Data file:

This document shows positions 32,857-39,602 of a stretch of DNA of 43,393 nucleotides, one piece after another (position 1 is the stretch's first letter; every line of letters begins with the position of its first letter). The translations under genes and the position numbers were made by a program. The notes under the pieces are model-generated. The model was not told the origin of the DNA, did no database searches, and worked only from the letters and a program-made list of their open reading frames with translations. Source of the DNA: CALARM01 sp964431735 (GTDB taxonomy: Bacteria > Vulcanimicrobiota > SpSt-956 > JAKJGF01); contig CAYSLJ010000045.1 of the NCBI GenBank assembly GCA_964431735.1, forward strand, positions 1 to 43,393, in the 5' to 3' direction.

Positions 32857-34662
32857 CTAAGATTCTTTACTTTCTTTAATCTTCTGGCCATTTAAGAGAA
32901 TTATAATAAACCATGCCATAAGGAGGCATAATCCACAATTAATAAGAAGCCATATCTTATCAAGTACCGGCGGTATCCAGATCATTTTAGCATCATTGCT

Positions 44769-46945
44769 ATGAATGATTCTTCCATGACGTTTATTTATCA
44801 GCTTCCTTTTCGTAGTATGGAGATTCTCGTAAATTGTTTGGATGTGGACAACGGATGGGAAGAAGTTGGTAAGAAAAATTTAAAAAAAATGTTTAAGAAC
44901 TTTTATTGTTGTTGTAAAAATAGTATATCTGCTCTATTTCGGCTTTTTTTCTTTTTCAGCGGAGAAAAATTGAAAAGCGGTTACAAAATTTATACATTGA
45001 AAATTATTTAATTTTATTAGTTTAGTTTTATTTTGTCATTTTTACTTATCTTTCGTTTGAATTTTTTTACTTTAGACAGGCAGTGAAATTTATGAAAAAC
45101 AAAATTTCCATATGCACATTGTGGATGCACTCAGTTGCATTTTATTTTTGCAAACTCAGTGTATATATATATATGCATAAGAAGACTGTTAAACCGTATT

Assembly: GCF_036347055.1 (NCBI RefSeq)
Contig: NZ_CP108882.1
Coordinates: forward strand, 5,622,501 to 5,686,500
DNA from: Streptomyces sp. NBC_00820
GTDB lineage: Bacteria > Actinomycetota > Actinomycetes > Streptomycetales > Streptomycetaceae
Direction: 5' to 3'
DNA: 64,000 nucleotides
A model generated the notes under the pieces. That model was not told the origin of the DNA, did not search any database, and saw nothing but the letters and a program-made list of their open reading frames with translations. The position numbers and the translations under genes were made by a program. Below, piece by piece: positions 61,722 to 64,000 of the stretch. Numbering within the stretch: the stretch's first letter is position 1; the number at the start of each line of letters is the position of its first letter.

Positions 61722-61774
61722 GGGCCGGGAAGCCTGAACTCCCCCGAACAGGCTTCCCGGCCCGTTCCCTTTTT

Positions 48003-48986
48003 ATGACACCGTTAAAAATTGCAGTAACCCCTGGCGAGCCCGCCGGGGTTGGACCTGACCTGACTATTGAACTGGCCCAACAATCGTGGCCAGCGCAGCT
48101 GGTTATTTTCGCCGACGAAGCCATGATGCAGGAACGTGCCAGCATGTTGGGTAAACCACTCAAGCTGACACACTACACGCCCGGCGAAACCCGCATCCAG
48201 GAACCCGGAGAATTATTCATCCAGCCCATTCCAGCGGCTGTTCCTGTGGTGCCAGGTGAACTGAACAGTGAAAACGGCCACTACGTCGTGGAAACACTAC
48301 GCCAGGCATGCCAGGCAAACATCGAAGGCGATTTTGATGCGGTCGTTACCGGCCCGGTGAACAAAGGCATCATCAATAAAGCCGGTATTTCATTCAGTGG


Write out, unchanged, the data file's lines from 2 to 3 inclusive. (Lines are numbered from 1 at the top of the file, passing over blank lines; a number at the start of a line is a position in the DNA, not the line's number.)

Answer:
Positions 32857-34662
32857 CTAAGATTCTTTACTTTCTTTAATCTTCTGGCCATTTAAGAGAA